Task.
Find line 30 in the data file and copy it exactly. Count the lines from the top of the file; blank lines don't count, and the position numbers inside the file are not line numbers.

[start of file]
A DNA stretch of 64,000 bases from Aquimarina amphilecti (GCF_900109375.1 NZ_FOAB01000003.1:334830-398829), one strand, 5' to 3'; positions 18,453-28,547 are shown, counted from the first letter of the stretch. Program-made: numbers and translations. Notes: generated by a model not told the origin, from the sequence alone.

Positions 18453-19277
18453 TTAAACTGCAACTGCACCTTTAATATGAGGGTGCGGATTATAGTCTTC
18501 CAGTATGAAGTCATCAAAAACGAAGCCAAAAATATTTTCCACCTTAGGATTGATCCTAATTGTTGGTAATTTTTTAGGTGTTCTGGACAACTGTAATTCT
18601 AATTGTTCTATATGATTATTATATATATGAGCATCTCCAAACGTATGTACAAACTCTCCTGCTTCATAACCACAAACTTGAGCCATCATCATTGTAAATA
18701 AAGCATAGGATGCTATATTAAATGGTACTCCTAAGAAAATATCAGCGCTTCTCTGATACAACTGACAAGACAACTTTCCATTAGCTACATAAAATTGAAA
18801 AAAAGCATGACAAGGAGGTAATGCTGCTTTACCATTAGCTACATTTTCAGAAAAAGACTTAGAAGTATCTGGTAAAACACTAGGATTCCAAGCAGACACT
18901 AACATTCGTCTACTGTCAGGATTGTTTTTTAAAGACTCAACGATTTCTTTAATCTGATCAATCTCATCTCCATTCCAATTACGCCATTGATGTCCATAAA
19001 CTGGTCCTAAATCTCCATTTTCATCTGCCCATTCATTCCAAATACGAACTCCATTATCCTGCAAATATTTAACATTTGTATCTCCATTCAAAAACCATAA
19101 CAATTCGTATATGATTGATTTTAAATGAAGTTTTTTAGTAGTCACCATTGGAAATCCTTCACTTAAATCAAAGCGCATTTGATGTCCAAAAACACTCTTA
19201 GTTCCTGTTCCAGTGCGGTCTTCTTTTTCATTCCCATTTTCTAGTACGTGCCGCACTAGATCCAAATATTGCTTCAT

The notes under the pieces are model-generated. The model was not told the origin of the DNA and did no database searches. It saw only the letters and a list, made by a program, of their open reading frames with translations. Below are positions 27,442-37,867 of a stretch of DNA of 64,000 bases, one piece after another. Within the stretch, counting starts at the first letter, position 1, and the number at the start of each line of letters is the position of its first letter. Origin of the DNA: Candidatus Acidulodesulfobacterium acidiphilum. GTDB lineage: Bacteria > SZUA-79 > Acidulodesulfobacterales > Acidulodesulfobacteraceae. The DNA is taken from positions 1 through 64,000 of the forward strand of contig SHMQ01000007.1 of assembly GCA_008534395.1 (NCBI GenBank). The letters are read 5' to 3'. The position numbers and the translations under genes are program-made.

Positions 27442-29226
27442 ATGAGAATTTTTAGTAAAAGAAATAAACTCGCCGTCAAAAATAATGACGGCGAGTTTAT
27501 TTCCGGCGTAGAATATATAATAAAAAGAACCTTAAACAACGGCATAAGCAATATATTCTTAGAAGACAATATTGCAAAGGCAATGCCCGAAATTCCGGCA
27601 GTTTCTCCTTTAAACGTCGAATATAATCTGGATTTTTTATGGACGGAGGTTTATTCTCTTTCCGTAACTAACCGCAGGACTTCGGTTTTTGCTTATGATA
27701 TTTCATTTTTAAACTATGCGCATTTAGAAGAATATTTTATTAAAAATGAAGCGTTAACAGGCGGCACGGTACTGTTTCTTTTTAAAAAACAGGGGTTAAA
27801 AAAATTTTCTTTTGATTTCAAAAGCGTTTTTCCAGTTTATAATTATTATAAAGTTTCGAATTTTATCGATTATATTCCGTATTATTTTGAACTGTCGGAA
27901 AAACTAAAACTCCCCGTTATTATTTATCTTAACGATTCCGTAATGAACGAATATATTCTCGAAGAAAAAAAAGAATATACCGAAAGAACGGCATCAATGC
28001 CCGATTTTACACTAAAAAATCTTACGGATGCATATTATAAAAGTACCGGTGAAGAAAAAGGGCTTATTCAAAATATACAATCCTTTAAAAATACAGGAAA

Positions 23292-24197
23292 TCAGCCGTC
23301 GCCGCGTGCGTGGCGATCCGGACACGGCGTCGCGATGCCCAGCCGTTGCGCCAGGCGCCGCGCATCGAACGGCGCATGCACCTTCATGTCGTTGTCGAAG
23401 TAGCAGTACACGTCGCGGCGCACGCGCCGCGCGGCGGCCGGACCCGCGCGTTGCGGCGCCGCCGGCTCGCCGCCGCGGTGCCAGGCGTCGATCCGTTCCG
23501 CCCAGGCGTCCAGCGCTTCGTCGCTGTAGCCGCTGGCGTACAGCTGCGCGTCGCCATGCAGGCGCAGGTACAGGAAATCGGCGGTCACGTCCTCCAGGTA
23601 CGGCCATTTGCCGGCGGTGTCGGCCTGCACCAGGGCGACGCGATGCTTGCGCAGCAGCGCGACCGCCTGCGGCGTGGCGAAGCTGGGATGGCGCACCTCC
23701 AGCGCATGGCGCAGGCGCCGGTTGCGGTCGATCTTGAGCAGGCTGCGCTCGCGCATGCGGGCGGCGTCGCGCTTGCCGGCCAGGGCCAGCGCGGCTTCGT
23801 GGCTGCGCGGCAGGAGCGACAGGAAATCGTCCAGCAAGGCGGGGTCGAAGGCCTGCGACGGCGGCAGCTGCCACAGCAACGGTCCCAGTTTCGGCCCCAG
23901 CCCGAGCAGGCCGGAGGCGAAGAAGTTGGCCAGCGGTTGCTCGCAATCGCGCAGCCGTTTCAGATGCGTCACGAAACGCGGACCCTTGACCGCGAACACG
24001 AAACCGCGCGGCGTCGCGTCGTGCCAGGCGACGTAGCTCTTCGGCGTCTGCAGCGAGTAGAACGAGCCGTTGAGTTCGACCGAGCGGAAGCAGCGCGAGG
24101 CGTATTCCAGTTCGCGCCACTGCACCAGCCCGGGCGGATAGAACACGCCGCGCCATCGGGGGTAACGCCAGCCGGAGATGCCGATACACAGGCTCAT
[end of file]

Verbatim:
24001 AAACCGCGCGGCGTCGCGTCGTGCCAGGCGACGTAGCTCTTCGGCGTCTGCAGCGAGTAGAACGAGCCGTTGAGTTCGACCGAGCGGAAGCAGCGCGAGG